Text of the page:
A BRAVE teenager who is on the road to recovery after battling leukaemia is urging others with the condition to never give up.
Erin Buyers was diagnosed with acute lymphoblastic leukaemia in March after tests revealed she was suffering from the blood cancer when she failed to recover from what was thought to be glandular fever.
Ten months on, the 13-year-old, from Harton House Road, South Shields, is continuing to fight her way back to health after being told by doctors the cancer is now no longer present.
Already, the Harton Technology College pupil has gone back to the classroom and is also making a return to hip hop dance classes run by J’n’K School of Dance.
Erin says others diagnosed with the illness should “always stay positive.”
She said: “Being positive does make it easier. It has been tough at times, but you will get through it. Just don’t give up.”
Her proud parents, Andy and Lois Buyers, say the past 10 months have been a constant stream of hospital appointments and worry as they watched their youngest daughter bravely embark on the battle of her life.
Mr Buyers said: “When Erin was diagnosed it was hard. Even now, it’s like what has happened has happened to someone else. We are just both so incredibly proud of Erin. We really can’t say anything more than that.
“She has dealt with everything incredibly. She is just really brave.”
Erin, who has an older sister Cara, 16, had been originally diagnosed with glandular fever when she first fell ill in November 2013.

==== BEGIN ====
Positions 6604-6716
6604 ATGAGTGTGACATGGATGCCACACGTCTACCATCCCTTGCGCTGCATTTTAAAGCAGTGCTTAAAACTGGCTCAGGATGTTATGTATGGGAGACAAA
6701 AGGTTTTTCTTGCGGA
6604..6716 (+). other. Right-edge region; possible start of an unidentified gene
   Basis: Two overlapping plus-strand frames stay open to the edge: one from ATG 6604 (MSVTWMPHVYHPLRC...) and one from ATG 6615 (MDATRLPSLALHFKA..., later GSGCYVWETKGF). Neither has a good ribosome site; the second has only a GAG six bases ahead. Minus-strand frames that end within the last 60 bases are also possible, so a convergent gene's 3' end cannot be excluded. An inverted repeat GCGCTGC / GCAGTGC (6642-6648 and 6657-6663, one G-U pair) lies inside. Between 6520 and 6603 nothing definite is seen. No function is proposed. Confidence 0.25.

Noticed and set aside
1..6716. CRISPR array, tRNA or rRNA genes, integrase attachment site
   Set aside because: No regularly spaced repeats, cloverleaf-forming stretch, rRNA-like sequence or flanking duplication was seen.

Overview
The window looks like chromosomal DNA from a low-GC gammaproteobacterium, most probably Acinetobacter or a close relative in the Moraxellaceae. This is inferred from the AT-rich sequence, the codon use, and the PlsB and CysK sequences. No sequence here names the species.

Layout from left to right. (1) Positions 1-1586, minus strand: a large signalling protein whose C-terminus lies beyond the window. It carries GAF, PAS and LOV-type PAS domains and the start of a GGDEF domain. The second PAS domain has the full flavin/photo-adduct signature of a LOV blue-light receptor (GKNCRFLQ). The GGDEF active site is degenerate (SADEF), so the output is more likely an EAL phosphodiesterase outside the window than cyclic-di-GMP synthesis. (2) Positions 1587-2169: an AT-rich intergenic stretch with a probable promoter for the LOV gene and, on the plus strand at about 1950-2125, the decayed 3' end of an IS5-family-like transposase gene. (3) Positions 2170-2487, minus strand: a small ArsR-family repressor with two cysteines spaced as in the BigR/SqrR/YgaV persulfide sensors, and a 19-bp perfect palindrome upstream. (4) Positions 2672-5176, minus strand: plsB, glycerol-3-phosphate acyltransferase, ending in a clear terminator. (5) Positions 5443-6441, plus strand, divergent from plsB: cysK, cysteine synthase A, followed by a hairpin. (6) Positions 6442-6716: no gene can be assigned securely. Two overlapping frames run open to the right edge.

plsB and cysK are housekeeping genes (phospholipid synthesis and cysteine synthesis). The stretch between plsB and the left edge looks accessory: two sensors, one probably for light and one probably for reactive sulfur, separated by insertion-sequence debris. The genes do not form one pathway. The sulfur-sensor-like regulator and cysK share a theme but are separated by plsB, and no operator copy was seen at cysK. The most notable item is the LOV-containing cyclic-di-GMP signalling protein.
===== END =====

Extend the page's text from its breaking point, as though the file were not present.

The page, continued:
As her condition worsened, she was taken back to the doctors where she was sent for blood tests at Sunderland Royal Hospital.
Mr Buyers added: “By the time she was sent for blood tests, she could hardly walk and had to be carried in and out of the car.
“When the results came back she was sent straight to the Royal Victoria Infirmary in Newcastle. She was diagnosed with leukaemia on March 3 last year.” Erin underwent chemotherapy and blood transfusions but, because of a range of side effects including chest infections, the treatment took longer than the usual six months.
It also meant Erin had longer stays in hospital.
Mrs Buyers added: “She took everything in her stride. She had lovely long hair and, when she was told she would lose it, she had it cut into a short bob.
“When we got home, she told me to shave it all off. It was hard to see her having her head shaven but she didn’t want to wait for it falling out.
“We are just very, very proud of how she has handled the whole thing and all the side effects.
“She has stayed positive throughout and has always had a smile on her face.”
Erin still has to undergo treatment for the next 18 months to prevent the leukaemia from returning.
Erin was recently asked to receive a cheque from Westoe Brass Band after they raised £1,300 for the Teenage Cancer Trust by holding collections during their performances.
Erin Forrest, from the North East Fundraising Board of the Teenage Cancer Trust said: “I’d just like to thank Westoe Brass Band for this donation as it means such a lot to the Trust.
“It will help us to continue to deliver the services we are able to offer to teenagers who have been diagnosed with cancer.”